After twenty years of futility, more and more people are coming around to the idea that the Oslo process has failed and that the basis of Israeli-Palestinian conflict resolution needs to be re-thought. Funny, there are those of us who have been saying that for years now.
Ian Lustick, professor of political science at the University of Pennsylvania, stated bluntly in an op-ed in the New York Times on Sunday that the Oslo process was “…an idea whose time is now past.” Lustick’s controversial article urged new thinking about the Israel-Palestine conflict, rather than trying to continue along a well-worn path that has not led to success or even hope in two decades.
“The question is not whether the future has conflict in store for Israel-Palestine,” said Lustick. “It does. Nor is the question whether conflict can be prevented. It cannot. But avoiding truly catastrophic change means ending the stifling reign of an outdated idea and allowing both sides to see and then adapt to the world as it is.”
Lustick made it clear that two states was still an option, just not in the form that the Oslo process had heretofore envisioned. His point was that the current process has failed and that all viable options must now be on the table, in whatever formulation of states. “It remains possible that someday two real states may arise,” Lustick wrote. “But the pretense that negotiations under the slogan of ‘two states for two peoples’ could lead to such a solution must be abandoned. Time can do things that politicians cannot.”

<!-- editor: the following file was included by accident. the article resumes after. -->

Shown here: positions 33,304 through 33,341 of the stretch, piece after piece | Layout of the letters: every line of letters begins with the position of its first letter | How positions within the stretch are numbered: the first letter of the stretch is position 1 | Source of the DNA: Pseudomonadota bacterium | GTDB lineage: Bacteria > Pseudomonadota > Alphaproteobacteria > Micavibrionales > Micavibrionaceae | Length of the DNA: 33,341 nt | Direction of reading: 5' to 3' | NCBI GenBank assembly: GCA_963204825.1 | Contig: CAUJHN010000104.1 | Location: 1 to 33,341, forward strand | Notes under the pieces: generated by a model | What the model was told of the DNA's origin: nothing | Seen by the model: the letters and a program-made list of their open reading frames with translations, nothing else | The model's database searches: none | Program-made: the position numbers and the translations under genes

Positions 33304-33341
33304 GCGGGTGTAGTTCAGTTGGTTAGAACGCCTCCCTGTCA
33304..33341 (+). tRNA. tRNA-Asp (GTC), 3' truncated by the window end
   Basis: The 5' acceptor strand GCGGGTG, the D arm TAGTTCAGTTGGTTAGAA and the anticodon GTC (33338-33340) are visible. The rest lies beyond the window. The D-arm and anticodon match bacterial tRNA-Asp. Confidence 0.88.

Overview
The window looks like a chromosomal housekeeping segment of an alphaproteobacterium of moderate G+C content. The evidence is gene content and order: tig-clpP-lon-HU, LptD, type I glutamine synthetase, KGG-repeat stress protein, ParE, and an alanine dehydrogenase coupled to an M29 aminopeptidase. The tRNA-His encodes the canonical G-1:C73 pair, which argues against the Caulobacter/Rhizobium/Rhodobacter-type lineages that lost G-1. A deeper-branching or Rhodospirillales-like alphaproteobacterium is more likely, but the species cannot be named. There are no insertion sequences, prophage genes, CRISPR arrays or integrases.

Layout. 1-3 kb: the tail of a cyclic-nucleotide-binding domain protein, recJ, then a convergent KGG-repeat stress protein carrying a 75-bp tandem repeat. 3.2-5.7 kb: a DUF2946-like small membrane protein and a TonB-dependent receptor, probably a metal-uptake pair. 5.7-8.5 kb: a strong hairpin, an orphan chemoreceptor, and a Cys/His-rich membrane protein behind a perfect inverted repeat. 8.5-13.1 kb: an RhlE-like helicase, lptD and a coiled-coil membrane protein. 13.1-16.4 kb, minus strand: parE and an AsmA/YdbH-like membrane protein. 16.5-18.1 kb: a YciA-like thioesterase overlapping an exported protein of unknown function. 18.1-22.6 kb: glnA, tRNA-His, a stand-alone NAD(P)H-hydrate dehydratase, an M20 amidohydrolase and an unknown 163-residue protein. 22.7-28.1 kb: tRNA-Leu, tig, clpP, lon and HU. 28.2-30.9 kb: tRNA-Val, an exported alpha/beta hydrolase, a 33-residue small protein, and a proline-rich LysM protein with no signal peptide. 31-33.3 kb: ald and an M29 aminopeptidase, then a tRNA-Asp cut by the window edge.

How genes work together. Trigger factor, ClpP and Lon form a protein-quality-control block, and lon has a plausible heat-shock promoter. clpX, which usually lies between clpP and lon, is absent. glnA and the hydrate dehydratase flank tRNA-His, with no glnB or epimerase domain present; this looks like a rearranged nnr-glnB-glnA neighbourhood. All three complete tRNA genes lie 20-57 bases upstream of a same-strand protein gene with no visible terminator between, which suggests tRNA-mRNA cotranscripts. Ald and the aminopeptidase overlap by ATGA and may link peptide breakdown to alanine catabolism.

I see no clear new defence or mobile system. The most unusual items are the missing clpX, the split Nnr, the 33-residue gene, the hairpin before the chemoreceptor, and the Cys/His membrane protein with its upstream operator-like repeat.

But David Harris, Executive Director of the American Jewish Committee, accused Lustick of “…dispens(ing) with the foundational Jewish link among a people, a land, and a faith.” He bases this on his highly selective quoting and interpretation of Lustick saying, as Harris puts it, that “Zionism… has become ‘an outdated idea,’ and Israelis should accept that ‘Israel may no longer exist as the Jewish and democratic vision of its Zionist founders.’” Harris does not explain how this in any way means Lustick is denying a Jewish link between Jewish people, their faith and the land in question. But Harris has never been one to allow facts or critical thinking to factor into his arguments.
At the neoconservative magazine, Commentary, Jonathan Tobin lays the entire blame for the failure of the Oslo process at the feet of the Palestinians. “So long as the Palestinians are unable to re-imagine their national identity outside of an effort to extinguish the Zionist project,” wrotes Tobin, “and to therefore recognize the legitimacy of a Jewish state no matter where its borders are drawn, negotiations are doomed to fail.” Tobin goes on to assail Lustick as “conceited” and “dishonest.” In his view, the ultimate flaw in Lustick’s thesis is that “…his determination to ignore the nature of Palestinian intolerance for Jews causes him not only to misunderstand why peace efforts have failed but also to be blind to the certainty that the end of Israel would lead to bloodshed and horror… Israelis understand that they have no choice but to survive and to wait as long as it takes for the Palestinians to give up on dreams of their destruction.”